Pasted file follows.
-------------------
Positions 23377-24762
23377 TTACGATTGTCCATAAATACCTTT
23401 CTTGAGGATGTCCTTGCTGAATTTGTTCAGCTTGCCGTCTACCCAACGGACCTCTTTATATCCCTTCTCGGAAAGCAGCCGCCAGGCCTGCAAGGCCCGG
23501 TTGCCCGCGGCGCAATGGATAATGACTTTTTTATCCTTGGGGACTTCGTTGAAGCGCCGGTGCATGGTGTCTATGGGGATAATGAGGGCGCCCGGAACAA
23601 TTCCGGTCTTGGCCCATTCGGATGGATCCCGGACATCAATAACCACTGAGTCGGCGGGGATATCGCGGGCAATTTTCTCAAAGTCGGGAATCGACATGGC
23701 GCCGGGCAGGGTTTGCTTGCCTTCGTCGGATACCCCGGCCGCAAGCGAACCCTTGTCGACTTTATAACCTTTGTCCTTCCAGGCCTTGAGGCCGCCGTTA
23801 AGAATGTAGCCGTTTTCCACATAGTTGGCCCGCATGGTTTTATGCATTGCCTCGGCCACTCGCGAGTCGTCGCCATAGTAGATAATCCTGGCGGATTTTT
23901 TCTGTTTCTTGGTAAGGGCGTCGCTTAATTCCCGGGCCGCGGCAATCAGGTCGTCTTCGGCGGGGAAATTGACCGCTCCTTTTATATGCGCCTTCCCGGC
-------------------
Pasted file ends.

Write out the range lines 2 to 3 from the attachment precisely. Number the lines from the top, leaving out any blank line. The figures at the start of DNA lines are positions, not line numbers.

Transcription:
23377 TTACGATTGTCCATAAATACCTTT
23401 CTTGAGGATGTCCTTGCTGAATTTGTTCAGCTTGCCGTCTACCCAACGGACCTCTTTATATCCCTTCTCGGAAAGCAGCCGCCAGGCCTGCAAGGCCCGG